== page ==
In a 2017 interview for the Brooklyn Rail, poet, critic, and theorist, Fred Moten said:
“Everything always needs new language. We constantly have to renew the language of any mode of inquiry. Some of the tools for that are in art history and some are in other places. If you’ve really got to do something, and it’s really important, you don’t give a shit where the tools come from. You get the tools wherever you can find them and then you deal with the consequences that attend those tools as you work with them. You don’t reject tools out of hand just because they come from this or that place. To me, that means you aren’t serious about getting the job done—you’re serious about something else, maybe about some bullshit notion of purity, but you’re not serious about getting the job done.”
This statement reverberates through table, a temporary project space organized by Kyle Bellucci Johanson, who has turned to building coalition through initiating critical discussions of contemporary art in the dining room of his Avondale apartment. Bellucci Johanson is an artist and teacher with an approach to art-making that is self-described as “transdisciplinary” and one that seeks to reassess value systems by working collaboratively in the hope of accumulating new tools to speak with and suggesting new political imaginaries through serious action. Bellucci Johanson is genuine in his discursive wonderment. His work is propelled by the overarching question, “What is contemporary art and what can it do to address the social concerns and issues we are facing today?” This summer I had the pleasure to sit at the table, per Kyle’s invitation, for the thoughtful dinner and discussion held in conjunction with “Salt in the I”, the last exhibition of the season featuring new work by Los Angeles-based artist, Andre Keichian.
Using salt, water, and wood as elements of discovery, Andre Keichian shares a sublime and solitary chronicle using original photography by their Armenian/Argentine grandfather in an attempt to draw connections between the personal history of the artist and their grandfather. Their “site-considered” installation is most evident in the large black and white photographs, framed in oak, curved and formed to the corners of walls and to the floor. The large photographs reveal a painterly quality, leaving the image to unfold several times before the viewer. Spurred by the dinner and discussion had while amongst Andre’s work, I invited Kyle for coffee to hear more about his project space, table, and its conception.
This interview has been edited with the consideration of a leading model for table: Ralph Lemon’s chapbook, On Value. How might we share private conversations– about art, politics, power, and community without compromising their intimacy, and in this case, the length in which a conversation may go.
Tamara Becerra Valdez: Can we start with your early experiences with cooking and sharing food?
Kyle Bellucci Johanson: I have been curious about food for as long as I can remember, and in my family it has been a way we care for one another. I am the oldest of three kids, and when I was in middle school my dad traveled and my mom often worked in the evenings so I watched my younger siblings and made dinner. I learned foundations from my mother and grandmother and quickly became obsessed and sought after any new food knowledge I could find. In college I had a number of friends who asked me to teach them how to cook, and I hosted Sunday dinners as a way to share time as a community.
TBV: What brought you back to Chicago?
KBJ: Inadvertently, actually, this time around. I grew up between Minneapolis and Chicago. My mother’s family is from Chicago and I’ve always felt more culturally grounded in here. I’ve also spent plenty of time in Minneapolis, which has been a home of sorts. I attended graduate school at CalArts from 2014-2016. After graduation, I was looking for work and hoping to stay in Los Angeles. I worked for a summer in Minneapolis at the artist-run space called The Bindery Projects, which was run by Caroline Kent and Nate Young, who are artists now living in Chicago. I curated a group exhibition called “anticamera” in October of 2016 and worked for Nate Young and Caroline Kent at the space. All the while I was applying for gigs thinking I’d be returning to Los Angeles. But the first job I received was at the Art Institute of Chicago. I had a lot of feelings about moving back to the city.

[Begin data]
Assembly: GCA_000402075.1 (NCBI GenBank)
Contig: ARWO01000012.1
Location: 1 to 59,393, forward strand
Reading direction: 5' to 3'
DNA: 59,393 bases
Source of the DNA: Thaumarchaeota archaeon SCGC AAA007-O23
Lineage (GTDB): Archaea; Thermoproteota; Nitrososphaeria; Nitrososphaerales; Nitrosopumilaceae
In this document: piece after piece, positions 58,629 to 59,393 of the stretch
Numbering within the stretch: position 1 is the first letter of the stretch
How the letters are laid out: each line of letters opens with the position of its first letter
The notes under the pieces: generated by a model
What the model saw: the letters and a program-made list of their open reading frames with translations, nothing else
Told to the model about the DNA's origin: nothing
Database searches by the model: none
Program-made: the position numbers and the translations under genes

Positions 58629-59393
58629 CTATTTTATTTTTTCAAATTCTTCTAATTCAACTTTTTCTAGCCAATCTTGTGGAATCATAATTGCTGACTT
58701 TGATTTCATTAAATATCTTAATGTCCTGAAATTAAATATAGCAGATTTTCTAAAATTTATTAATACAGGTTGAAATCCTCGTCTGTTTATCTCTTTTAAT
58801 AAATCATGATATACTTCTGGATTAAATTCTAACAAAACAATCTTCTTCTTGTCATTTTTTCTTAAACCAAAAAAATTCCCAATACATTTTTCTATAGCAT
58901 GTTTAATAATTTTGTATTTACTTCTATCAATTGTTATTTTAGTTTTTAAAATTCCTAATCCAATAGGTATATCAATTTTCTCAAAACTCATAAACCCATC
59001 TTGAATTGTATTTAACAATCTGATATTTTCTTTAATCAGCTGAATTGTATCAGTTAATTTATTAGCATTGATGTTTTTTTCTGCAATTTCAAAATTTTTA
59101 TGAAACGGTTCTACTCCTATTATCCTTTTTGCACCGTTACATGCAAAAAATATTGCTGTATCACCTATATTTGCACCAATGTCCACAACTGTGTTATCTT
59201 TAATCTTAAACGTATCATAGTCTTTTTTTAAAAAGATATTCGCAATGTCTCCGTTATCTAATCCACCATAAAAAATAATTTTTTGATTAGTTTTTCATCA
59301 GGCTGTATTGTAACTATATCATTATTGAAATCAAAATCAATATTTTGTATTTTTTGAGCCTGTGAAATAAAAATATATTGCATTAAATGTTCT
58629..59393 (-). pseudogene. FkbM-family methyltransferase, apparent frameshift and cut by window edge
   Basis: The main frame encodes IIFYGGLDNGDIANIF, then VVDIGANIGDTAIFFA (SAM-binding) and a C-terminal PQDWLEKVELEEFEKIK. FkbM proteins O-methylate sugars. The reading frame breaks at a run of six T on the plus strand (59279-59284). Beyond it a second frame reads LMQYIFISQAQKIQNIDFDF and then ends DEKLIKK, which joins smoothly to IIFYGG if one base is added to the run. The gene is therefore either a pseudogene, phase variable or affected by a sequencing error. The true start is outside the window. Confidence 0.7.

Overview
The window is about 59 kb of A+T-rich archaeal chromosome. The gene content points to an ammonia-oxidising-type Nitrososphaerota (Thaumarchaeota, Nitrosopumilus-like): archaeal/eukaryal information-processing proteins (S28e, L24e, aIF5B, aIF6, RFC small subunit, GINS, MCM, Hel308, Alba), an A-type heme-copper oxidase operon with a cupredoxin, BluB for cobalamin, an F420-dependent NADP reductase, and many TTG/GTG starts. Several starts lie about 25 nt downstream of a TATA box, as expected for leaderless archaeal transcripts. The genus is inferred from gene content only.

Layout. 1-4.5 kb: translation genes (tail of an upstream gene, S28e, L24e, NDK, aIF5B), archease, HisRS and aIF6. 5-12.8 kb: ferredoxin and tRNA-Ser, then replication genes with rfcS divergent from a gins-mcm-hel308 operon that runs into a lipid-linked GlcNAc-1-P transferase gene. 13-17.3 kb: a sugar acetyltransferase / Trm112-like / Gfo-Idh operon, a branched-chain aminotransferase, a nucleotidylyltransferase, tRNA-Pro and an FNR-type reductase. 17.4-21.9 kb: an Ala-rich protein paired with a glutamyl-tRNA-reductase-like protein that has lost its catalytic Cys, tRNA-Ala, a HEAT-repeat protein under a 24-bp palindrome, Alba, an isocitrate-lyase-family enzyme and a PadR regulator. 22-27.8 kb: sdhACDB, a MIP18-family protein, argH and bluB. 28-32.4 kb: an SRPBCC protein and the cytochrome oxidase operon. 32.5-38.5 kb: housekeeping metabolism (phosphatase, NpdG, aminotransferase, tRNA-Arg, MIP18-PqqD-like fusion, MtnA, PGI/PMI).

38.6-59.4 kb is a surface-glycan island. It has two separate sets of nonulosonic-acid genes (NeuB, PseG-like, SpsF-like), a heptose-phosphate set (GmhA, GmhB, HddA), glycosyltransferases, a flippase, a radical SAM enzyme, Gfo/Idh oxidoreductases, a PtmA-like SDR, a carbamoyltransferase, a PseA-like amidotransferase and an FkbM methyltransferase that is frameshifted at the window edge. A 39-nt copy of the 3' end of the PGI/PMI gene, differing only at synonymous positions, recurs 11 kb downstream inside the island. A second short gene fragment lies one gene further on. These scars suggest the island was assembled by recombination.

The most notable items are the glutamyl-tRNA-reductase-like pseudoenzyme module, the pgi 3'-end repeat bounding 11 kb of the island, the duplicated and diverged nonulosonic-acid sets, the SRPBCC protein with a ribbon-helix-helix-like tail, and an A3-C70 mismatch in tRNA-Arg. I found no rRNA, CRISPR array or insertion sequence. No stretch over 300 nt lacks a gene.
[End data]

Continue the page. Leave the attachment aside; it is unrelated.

TBV: How many years had passed since you lived in Chicago?
KBJ: Eleven. It had been a good chunk of time since I had last been in the city. And Chicago has changed a lot.
TBV: How so?
KBJ: Gentrification is the catch-all term and perhaps the most reductive way to explain how the city has changed. The cost of living has risen. Chicago had a vibrant, local art scene when I left. It had its own school of thought. Its own ethos. Its own regionality. I feel like that specificity is more marginal now, more than it used to be. I don’t know. Times are tough. It’s even more expensive to be poor now than it was before.
TBV: What does economic justice look like to you? Maybe that is a big question to jump into early on but how does this history impact your new project space, table.
KBJ: No, it’s a great question and a good thread to go into for our conversation. In the project space statement for table, I believe the end line reads: “…we situate practices and facilitate critical discourse, building community outside of either institution or market.” That statement is completely intentional. My work is almost exclusively about expanding political imaginaries for ‘revolutionary becoming.’ It is often collaborative. So I was trying to find those kinds of conversations and spaces. I decided to make a space for those kinds of conversations to take place.
I wanted to do something that was extremely focused. All the artists I know who don’t have some kind of “in” such as generational wealth, legacy, family, or some kind of state-funded sponsorship, or really outside funding other than their own sort of resourcefulness and what they could do on their own, are really struggling. They are really great artists. Artists whose work is highly political, nuanced, and engaged in a discourse that I really believe in. I’m constantly searching for the next destabilization that makes me question what I think I understand about the world. I am interested in building culture and participating in politics, the way we see and frame and view and govern the world – its really difficult to situate your work when you are not in school any longer.